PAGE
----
Water: Interview with Greg Barsten, Part II
By G. Douglas Andersen, DC, DACBSP, CCNEditor's note: Part I of Dr. Andersen's interview with Greg Barsten, DC, CCSP, CCN, was published in the June 17, 1996 issue of "DC."
Dr. G. Douglas Andersen: Tell us about different types of water filters.
Dr. Greg Barsten: Well, there's granulated carbon and there is carbon block. The carbon block was the originator. They were inexpensive to produce and sold well. Eventually granulated carbon evolved from the carbon block. The difference is that the surface area is much greater in a granulated carbon filter, thus making it much more efficient. Carbon is effective in reducing chlorine, pesticides, and odors, and it also improves taste.
Dr. Andersen: Do filters fill up?
Dr. Barsten: Yes. Any reputable manufacturer will provide a life expectancy of the filter along with directions on when to change filters. It is up to the consumer to change filters as directed. If filters are left unchanged, you may notice a reduction in water pressure or taste changes in your water.
Dr. Andersen: What else does carbon filter out?
Dr. Barsten: Carbon is used mainly for odor and for taste.
Dr. Andersen: Please explain reverse osmosis.
Dr. Barsten: Basically it runs water through a thin film membrane. The thin film membrane separates large and small molecules and it has to do that under pressure. So, what you're doing is eliminating a lot of the contaminants that are larger size molecules. It removes chlorine, but it is somewhat nonselective in that it also rejects calcium, magnesium, and a lot of the helpful elements, along with some of the larger molecules.
Dr. Andersen: Correct me if I'm wrong, but you give me the impression that water that undergoes reverse osmosis is almost distilled.
Dr. Barsten: Exactly. It was originally used in the industry for photography for processing film and printing and so forth, because it was basically devoid of minerals. It was developed about 25 years ago, so it is relatively a newcomer on the block.
Dr. Andersen: We have ample evidence that cultures who consume "hard water" rich in minerals have lower rates of many diseases.
Dr. Barsten: Right.
Dr. Andersen: Since reverse osmosis removes beneficial minerals, should it be used as a water filtration system?
Dr. Barsten: Yes, although it should not be used alone but in concert with carbon filtration. By combining reverse osmosis with carbon, you will remove pesticides, chlorine, and heavy metals and improve taste and odor. Any type of filtration is better than no filtration, but there is extensive evidence that multiple filtration types are what doctors should recommend to their patients.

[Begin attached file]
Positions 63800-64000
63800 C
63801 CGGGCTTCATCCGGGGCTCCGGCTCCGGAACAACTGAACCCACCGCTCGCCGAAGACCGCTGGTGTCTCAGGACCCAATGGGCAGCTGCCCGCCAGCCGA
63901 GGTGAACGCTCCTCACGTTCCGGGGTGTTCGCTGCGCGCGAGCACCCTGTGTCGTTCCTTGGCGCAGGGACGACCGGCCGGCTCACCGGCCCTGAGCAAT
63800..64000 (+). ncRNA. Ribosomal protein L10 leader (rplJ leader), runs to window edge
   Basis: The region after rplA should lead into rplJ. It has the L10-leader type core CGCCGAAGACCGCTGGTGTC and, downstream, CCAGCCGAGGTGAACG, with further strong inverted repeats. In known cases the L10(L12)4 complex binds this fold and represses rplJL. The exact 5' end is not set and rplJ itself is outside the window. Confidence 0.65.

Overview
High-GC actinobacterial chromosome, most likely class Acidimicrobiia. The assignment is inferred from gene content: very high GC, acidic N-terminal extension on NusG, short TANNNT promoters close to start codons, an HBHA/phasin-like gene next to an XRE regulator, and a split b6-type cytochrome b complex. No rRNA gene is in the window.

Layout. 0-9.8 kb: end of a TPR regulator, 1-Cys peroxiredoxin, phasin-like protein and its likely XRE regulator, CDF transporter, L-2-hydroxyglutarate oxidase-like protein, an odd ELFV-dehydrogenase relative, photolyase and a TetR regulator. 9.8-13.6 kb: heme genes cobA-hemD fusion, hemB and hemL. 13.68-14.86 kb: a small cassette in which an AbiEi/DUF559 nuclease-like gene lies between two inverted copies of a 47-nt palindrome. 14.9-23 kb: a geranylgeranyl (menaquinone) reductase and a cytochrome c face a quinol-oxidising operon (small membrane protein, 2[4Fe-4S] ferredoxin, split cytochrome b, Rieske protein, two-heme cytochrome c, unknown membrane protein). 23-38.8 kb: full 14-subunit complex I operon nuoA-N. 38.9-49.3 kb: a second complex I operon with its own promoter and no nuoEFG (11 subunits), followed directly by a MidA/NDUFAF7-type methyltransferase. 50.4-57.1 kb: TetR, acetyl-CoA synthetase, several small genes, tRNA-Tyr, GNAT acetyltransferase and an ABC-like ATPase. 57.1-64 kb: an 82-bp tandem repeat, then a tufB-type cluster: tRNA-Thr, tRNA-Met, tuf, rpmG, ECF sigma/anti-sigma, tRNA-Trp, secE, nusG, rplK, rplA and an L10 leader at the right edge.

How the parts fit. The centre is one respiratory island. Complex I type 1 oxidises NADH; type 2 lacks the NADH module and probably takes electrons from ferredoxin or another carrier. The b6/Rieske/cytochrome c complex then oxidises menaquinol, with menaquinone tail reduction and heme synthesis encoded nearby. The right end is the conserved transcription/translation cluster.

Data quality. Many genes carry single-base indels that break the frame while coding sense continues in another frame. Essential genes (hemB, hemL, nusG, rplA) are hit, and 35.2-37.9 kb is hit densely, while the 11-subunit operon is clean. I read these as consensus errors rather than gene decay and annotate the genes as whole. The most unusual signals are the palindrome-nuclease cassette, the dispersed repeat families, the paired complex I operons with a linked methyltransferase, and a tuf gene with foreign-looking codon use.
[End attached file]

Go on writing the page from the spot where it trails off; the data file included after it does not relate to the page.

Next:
The benefits of using water filtration for the removal of toxins far outweigh any loss of beneficial minerals which, as you know, can be easily compensated for by consuming a diet rich in fruits, vegetables, and whole grains.
Dr. Andersen: Are there any other types of filtration besides carbon and reverse osmosis?
Dr. Barsten: Yes, there's distilled. In addition to being wasteful, like reverse osmosis, it is devoid of all minerals.
Dr. Andersen: How is reverse osmosis is wasteful?
Dr. Barsten: Usually for every one gallon of water filtrate that you get out that you can use, there are three to five gallons that are wasted. So, it is a very inefficient way of providing water, at least from an ecological and environmental standpoint. Distillation does much the same thing, it's wasteful along similar lines, and it is also very expensive. Furthermore, distillers miss many organic solvents and pesticides if not combined with carbon filtration.
Dr. Andersen: What type of system can people use that will not waste water but will remove all harmful chemicals and leave minerals in? What should we recommend for our patients and ourselves? Move to the Himalayas?
Dr. Barsten: Well, I think first of all any kind of a filtered product is going to be better than nothing if it is coming from municipal sources. When you start getting up into areas where there is no population and fewer environmental contaminants, then you are just taking your chances with organic contaminants.
Dr. Andersen: Are there any other types of filtration systems our reader should be aware of?
Dr. Barsten: Yes, there are some water treatment systems that do offer many advantages. There is one right now that uses a three-stage filtration process with two different types of carbon along with KDF. KDF is a zinc copper media which combines with chlorine to form zinc chloride, a nutrient. Lead is attracted to the media as well and potassium is liberated in its place. It is an excellent water treatment system.
Dr. Andersen: It is clear from this interview that you feel tap water is unhealthy. If you are in a restaurant and have a choice of consuming tap water or soda, what would you drink?
Dr. Barsten: Well, assuming we remove variables, like a person is not phenylketonuric and does not have problems with sugar or caffeine, I would recommend the soda, simply because most companies that make soda run their water through some kind of coarse or crude filtration process.
Dr. Andersen: That is an amazing statement.
Dr. Barsten: From a pesticide, contaminant, and carcinogenic standpoint, the soda is safer than the tap.
Dr. Andersen: What about cooking in tap water, such as boiling vegetables?
Dr. Barsten: When you cook things like potatoes, rice, or pasta they all absorb many times their weight in water. Since tap water contains a high amount of contaminants, so will the foods that are cooked in it. I recommend that my patients do not cook with tap water.
Dr. Andersen: Can you prioritize for the readers and their patients the most important steps they can take?
Dr. Barsten: Certainly.
G. Douglas Andersen, DC, DACBSP, CCN
Click here for more information about G. Douglas Andersen, DC, DACBSP, CCN.